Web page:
Thunder vs. Heat: NBA Finals Game 5 Recap, Highlights and Analysis

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Thunder vs. Heat: NBA Finals Game 5 Recap, Highlights and Analysis
Mike Ehrmann/Getty Images

Finally, the haters are silenced—well, at least the ones who had any basketball-related criticism for LeBron James. The King (yeah, feel free to call him that) lead his team to a 121-106 victory in Game 5 and an NBA championship over a talented but undercooked Oklahoma City Thunder team.

They will be back, but this is James and the Heat's time.

LeBron messed around and got a triple-double: 26 points, 11 rebounds and 13 assists. He was the unanimous choice for NBA Finals MVP; anymore questions?

That said, he got plenty of help, Mike Miller must have found Bradley Cooper from the movie Limitless and copped him a double-dose of NZT because he was on fire from three-point range.

Is there still anything left to criticize James for?

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I'm kidding about the fictional NZT but not about Miller from deep. He made seven three-pointers and scored 23 points as the Heat were just too much. Dwyane Wade had 20 points, eight rebounds and three blocks, while Chris Bosh had 24 points and seven rebounds.

Kevin Durant had another strong scoring game with 32 points. He even rebounded Thursday night with 11 boards, but James would not be denied.

Russell Westbrook played hard as usual, but he was only 4-of-20 from the field. He did score 19 points, but 11 of them came from the free-throw line. James Harden showed up, but his quiet 19 points were not a factor.

Let's take a closer look at how LeBron got his ring:

The Numbers

Heat Three-Point Shooting 

Ronald Martinez/Getty Images

Miami was unconscious from deep. They were 14-of-26 from beyond the arc—that's just under 54 percent. When you shoot the three like that, it's nearly impossible to lose.

Rebounding—Miami 41, OKC 38 

Pool/Getty Images

If you've followed my recaps, I sound like a broken record on this stat. Miami again out-rebounded the Thunder; this time it was 41-38. That was a much smaller margin, but when you're lights out from deep, there aren't as many rebounds.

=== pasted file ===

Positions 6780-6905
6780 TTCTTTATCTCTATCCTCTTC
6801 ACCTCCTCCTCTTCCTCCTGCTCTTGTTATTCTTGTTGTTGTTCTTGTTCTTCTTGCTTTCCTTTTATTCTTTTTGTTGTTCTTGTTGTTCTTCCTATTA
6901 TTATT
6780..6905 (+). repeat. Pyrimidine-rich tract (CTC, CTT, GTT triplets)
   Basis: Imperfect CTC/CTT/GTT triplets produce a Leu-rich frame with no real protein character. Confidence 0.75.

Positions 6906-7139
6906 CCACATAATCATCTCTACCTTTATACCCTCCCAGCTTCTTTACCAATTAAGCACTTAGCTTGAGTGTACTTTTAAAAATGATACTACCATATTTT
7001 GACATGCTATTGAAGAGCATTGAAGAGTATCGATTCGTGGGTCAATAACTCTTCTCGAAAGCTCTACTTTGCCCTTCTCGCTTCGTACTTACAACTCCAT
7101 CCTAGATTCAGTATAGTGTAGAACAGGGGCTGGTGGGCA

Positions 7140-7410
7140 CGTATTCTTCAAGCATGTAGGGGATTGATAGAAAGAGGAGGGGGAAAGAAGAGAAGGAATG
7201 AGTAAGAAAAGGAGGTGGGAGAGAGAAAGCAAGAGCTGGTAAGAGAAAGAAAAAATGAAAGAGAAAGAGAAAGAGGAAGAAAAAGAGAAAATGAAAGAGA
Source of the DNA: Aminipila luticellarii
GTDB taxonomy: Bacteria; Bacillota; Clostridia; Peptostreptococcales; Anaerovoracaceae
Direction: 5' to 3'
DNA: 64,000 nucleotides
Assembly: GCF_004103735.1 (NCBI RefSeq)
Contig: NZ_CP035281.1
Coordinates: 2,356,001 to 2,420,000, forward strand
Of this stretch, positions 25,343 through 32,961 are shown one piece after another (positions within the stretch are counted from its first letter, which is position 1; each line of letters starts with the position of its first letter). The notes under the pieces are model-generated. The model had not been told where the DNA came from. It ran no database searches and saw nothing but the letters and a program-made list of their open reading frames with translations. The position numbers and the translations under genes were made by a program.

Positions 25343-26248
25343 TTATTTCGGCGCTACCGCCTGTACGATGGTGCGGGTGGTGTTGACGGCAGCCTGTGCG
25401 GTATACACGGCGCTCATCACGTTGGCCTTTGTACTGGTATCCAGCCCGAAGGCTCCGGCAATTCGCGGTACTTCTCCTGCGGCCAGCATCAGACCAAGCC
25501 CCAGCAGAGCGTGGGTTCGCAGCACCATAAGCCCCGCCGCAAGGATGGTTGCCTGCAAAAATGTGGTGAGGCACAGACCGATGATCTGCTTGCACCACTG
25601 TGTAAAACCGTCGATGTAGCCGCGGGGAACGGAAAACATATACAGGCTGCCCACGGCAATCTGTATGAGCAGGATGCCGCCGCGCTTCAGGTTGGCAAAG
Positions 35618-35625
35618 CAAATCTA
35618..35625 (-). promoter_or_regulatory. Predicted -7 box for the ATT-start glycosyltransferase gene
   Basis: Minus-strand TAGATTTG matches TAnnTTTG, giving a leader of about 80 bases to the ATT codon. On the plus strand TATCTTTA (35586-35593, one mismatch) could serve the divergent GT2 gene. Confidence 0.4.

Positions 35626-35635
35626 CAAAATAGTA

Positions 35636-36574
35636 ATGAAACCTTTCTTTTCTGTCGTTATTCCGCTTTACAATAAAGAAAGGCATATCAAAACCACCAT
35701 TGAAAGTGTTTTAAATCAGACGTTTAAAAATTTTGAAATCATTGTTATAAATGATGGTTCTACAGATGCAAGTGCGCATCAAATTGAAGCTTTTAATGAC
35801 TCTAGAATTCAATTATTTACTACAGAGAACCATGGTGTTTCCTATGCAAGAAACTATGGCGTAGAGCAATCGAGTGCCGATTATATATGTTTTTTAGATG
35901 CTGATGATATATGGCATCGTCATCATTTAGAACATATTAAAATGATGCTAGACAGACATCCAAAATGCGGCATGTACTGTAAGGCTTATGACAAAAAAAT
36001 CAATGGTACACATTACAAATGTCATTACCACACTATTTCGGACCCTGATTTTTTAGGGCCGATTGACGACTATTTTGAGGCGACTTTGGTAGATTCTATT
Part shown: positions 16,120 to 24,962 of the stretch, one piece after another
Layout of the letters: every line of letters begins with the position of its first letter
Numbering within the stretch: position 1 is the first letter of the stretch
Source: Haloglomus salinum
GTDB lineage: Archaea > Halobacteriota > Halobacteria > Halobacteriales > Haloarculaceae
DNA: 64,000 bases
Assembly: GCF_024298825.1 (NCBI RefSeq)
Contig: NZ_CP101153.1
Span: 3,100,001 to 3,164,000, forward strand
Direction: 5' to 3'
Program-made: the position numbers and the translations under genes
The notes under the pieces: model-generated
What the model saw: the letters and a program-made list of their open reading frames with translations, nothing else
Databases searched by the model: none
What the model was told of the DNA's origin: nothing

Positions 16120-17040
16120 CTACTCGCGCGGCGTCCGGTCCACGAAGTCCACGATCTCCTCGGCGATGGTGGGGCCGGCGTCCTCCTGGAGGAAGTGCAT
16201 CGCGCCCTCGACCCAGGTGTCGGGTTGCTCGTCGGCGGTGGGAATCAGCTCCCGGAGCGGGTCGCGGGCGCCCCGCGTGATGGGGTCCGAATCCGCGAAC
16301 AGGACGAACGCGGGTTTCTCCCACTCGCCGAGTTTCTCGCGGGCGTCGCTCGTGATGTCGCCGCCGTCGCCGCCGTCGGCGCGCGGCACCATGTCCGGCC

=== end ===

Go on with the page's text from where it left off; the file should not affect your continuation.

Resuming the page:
Thunder Field Goal Percentage—41.4 percent

Ronald Martinez/Getty Images

The Heat did a much better job closing down the lane, and they held the Thunder to a low shooting percentage. OKC got to the line, but most every bucket they scored was a difficult one.

Moments of Sickness

Before the Heat's onslaught. Durant threw down this sick jam on a baseline drive:

The alley-oop from Mario Chalmers to Dwyane Wade was a pretty play. This was vintage Wade with the body control and finish:

The Turning Point

It was in the third quarter when the Heat blew the game wide-open. They had a double-digit lead most of the second quarter, but in the third the stadium employees started getting the champagne ready.

This run is what did it:


Why do so many people love Durant? This is why, he's a straight class-act:

I truly hope that no one tries to do to him what people did to Bosh last year. Durant cried in the tunnel after the Thunder lost. Bosh was blasted and ridiculed for becoming emotional last year when the Heat fell short.

Ronald Martinez/Getty Images

They competed, they lost and it hurt.

If you've ever been involved in athletics and had that feeling, you know what Durant was feeling this year and what Bosh was feeling last year.

The Beast

Mike Miller

Mike Ehrmann/Getty Images

LeBron was clearly the Finals MVP, but Miller's performance turned this into a blow-out. His barrage from three-point range was amazing, timely and good to see for a guy playing in so much pain.

Next Up

A parade in South Beach.

For the gloves off-image recap of last night's game, click here

Follow Brian Mazique and for reactions, analysis and news from the world of sports and sports video games.

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